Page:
Author Guest Post: Hannah Powell-Smith

2018-04-24 · by Hannah Powell-Smith
tagged Blog / Interviews

Hannah Powell-Smith‘s interactive work focuses on fraught relationships, unreliability, and unknowable entities. As well as publishing interactive short stories in sub-Q, and self-publishing at, she is developing a dark fantasy game with Choice of Games about a mob necromancer. She lives in the UK with her wife and son.
In this post, she talks about the process of writing our April story, Nine Moments in Fairyland.
Author photo of Hannah Powell-Smith.

Hannah Powell-Smith

Nine Moments in Fairyland contains themes I often return to. A protagonist who simultaneously captivates and is captivated by an ambiguous figure. A choice between mundane and extraordinary. Dusty roads. Entities so far removed from the protagonist that they are unfathomable, but with hungers that are disconcertingly human. How can a protagonist understand or interact with such a creature?

The piece began at a point in 2016 when, exhausted by outlining long projects, I was struggling to write anything at all. When I’m stuck in a rut, constraints are perfect to fire up some creative action, so I used a word generator created by my friend and fellow game designer Grant Howitt for inspiration, and restricted myself to standalone flash fiction stories, each the length of a post-it note.

It worked. Writing something small in scope, and low-stakes, helped get my brain back in gear. I wrote a selection of tiny stories depicting various characters at crisis points. A quarantined patient clawing at their friend’s door; a warrior removing an organ from a crystalline monster; an injured but ferocious rebel learning to fly. And the story that seeded Nine Moments, originally Glamour/Dirt/Teeth.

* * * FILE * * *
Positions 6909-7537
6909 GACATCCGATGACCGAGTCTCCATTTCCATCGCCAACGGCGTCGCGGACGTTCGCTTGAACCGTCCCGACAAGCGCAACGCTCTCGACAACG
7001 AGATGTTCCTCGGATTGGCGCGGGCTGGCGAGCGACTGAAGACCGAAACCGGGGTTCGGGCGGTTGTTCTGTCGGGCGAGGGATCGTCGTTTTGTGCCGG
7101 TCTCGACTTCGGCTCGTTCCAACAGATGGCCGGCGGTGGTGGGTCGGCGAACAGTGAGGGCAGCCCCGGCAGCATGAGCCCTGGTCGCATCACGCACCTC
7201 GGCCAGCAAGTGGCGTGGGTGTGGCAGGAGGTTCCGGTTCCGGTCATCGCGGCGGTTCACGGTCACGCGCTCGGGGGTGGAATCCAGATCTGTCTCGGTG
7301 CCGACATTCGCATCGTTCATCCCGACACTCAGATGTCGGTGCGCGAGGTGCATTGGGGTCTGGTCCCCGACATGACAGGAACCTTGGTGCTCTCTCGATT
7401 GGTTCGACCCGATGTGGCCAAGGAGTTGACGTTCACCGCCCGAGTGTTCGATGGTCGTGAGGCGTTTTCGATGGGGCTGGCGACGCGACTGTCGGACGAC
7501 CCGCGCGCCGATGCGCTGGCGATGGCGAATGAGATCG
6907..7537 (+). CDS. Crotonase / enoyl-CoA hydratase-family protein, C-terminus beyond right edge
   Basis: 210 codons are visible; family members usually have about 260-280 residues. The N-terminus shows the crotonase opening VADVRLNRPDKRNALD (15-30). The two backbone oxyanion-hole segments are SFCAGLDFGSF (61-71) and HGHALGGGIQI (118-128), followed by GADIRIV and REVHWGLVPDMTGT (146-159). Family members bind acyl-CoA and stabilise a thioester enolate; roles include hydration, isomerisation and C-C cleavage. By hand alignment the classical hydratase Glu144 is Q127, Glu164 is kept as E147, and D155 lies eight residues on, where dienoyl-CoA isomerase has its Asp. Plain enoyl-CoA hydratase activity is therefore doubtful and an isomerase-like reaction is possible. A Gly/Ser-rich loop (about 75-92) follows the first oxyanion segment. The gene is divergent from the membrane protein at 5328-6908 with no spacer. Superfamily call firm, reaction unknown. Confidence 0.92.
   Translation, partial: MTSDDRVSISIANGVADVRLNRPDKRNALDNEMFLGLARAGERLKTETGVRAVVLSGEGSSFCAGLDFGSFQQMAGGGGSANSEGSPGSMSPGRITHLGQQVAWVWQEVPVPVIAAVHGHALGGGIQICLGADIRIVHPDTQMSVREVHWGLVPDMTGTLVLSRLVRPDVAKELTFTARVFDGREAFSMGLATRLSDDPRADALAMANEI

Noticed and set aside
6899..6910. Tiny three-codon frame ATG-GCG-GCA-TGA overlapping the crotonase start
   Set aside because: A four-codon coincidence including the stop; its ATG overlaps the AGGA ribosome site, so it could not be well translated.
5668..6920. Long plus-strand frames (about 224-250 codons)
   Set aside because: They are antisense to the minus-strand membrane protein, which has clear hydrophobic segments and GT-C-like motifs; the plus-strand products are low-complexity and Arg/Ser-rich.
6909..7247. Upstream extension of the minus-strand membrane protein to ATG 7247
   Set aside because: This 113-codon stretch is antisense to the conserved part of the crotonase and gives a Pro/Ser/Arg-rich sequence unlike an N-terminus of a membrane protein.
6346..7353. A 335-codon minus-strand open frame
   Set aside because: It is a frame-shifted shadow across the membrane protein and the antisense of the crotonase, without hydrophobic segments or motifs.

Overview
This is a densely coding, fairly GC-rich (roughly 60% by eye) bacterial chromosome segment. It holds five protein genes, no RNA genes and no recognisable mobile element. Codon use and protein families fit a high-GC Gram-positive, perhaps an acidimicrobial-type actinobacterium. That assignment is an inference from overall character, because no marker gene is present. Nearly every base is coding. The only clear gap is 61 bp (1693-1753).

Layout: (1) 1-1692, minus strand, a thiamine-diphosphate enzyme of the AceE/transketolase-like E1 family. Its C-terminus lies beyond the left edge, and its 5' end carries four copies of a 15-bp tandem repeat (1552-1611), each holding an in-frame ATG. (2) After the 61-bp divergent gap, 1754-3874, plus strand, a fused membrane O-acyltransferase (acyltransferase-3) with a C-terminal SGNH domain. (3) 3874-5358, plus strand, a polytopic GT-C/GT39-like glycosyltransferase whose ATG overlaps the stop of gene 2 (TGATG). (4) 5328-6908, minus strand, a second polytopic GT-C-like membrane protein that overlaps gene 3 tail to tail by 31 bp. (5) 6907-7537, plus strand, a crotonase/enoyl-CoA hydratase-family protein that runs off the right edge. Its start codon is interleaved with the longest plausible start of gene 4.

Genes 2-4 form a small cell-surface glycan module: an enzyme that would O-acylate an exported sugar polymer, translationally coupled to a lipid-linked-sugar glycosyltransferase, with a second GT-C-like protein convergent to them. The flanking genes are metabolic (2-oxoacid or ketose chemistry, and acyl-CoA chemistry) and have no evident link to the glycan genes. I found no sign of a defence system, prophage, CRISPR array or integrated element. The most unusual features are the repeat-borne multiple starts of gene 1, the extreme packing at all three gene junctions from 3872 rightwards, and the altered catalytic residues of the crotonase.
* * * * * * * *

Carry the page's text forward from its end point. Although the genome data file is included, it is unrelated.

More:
Handwritten note held by a partially visible hand. Underlined title: Glamour Dirt Teeth.


After many months of the stories lying dormant, I wanted to do something else with them. At first I considered an entirely non-linear piece with many more word combinations similar to the splendid 500 Apocalypses by Phantom Williams, but quickly recognised that the scope creep would become outrageous – it would be the very definition of combinatorial explosion! If I continued on that path, I’d risk never finishing.

And so I narrowed the stories down to four words – glamour, fracture, dirt, teeth – and the combinations therein.

Interactive fiction lends itself to non-linear storytelling, and exploring how the play order affects interpretation; unlike some of my other pieces, I gave greater freedom for the reader to piece the story fragments together. My aim is that the order in which the vignettes are revealed affects how the player feels about the fae, the protagonist, or the situation they have found themselves in.

My favourite IF stories to write and play show the protagonist irrevocably changed by their experience, and the endings for Nine Moments allow a degree of interpretation too. Where is the protagonist, whether they stay in fairyland or return back down to earth? What will their existence be, now? After a brief, rarefied trip, it’s up to the player to figure that out.

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